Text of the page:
What is it?
Trapdoor is a high stakes, life-size chutes and ladder game run by a computer. However, instead of knowing where the chutes and ladders are, the computer randomly generates them. This means users are in a constant state of anticipation, wondering when they are going to get lucky, and soar to the top of the board, or unlucky and fall down a chute. This game works because we use touch capacitive sensors on the board to sense when a player is on the spot. The game will not continue until the active player moves to where they are supposed to be. (So you have to follow the rules too!)
We were inspired to created Trapdoor because we want to use touch capacitive sensor technology and an Arduino to make something really cool. We believe Trapdoor accomplishes this.
How we built it
We built trapdoor by connecting aluminum foil to an Arduino to act as touch capacitive sensors. The touch capacitive sensors activate when one touches the aluminum foil with skin (hands or feet). It sends a binary value, on or off (touched or not touched), to the python code. The python program then runs through game logic and utilizes this information to ensure the user actually moved. It also has a very nice voice interface that way players aren't constantly asking someone at the computer for the next command. We used pyserial to connect the Arduino terminal to python in order to make this all possible. As well as, MacOS's imbedded voice capabilities.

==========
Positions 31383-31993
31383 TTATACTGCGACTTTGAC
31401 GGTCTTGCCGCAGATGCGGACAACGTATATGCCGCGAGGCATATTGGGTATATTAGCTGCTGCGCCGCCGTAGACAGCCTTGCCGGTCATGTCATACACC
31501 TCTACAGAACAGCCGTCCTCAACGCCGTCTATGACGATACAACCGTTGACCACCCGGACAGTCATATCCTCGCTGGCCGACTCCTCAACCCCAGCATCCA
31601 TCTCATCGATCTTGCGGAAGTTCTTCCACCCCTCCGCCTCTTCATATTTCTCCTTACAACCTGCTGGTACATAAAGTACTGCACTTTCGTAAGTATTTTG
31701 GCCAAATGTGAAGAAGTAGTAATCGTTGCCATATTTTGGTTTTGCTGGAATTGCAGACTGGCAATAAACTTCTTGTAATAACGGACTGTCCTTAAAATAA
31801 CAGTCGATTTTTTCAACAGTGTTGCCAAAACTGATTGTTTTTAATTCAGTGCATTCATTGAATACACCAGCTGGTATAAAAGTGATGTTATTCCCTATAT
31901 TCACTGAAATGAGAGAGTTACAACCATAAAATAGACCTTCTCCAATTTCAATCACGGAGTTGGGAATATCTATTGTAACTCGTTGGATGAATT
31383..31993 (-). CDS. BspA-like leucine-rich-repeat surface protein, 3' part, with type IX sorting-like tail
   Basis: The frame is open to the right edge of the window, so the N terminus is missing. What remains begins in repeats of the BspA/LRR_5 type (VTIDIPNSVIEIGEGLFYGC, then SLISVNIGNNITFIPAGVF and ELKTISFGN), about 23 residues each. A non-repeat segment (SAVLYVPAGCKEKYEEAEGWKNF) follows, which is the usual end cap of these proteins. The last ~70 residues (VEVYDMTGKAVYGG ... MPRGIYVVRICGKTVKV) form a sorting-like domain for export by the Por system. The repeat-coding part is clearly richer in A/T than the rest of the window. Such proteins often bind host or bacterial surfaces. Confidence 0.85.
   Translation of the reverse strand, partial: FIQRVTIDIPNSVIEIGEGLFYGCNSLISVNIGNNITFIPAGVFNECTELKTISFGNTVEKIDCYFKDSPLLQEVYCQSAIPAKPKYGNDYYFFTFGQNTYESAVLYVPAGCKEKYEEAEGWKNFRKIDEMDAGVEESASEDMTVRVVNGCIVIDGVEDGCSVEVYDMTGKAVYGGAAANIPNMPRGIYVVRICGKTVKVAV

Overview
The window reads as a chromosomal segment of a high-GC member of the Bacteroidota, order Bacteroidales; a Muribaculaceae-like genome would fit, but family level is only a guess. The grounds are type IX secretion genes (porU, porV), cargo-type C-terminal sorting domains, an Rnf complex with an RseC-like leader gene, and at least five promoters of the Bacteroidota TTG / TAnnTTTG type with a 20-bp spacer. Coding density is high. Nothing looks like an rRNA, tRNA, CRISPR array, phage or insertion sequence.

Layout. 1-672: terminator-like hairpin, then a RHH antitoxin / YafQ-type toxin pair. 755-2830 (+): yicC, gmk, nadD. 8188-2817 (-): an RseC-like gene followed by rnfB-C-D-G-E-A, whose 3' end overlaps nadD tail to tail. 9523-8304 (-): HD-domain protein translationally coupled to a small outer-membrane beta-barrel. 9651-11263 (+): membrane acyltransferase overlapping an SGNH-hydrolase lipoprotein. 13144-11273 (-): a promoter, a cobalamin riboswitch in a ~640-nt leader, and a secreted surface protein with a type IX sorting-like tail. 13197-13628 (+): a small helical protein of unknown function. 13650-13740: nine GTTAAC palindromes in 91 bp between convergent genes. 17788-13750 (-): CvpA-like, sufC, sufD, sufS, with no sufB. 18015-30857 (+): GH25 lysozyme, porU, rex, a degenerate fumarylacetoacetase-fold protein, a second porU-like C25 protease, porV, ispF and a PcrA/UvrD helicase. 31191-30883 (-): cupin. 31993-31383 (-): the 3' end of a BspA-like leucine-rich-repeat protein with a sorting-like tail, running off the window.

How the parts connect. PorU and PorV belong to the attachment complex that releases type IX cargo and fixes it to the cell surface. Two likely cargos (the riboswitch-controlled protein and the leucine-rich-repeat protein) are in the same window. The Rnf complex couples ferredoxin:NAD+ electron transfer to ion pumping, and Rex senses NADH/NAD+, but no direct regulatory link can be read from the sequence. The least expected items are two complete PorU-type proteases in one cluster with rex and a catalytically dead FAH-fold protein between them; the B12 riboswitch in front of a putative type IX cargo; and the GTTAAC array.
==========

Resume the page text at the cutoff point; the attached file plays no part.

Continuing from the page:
Challenges we ran into
Originally, our squares for the game had aluminum foil covering the entire paper. The frequency of the florescent lights above caused the capacitive sensors to register as on, even when no one was contacting them. We solved this by using less aluminum foil per spot. We also had some difficulty dealing with having multiple people on the same square. This would not work in our program because the capacitive sensor only can register if there is or is not someone, not a number of people. To deal with this, we made it so people couldn't land on the same space. Unfortunately we did not fix it so someone going down a chute or up a ladder wouldn't end up on the same space.
What's next for Trapdoor
While Trapdoor was originally just a fun hackathon idea, we have discovered it can be so much more. For example, we could set it up so that when someone tries to cheat, they get a warning, and then if they do not move, they have to donate 5 dollar to charity. Or, because it is all completely random, people could pay to play, and then win prizes if they win. In these ways, Trapdoor could be used for fundraisers. It is also a great team building activity. Trapdoor is super fun to play, and while it is completely random, people still get excited and competitive about it. Trapdoor could be used at team retreats or converted to possibly other life size games such as Monopoly or Sorry. The possibilities of this technology can go as far as one's imagination. Our game provides a unique user experience because the players can enjoy the thrill of being part of a life sized board game. Additionally, they become one of very few people who can say they have played chutes and ladders run by a computer while not wearing shoes.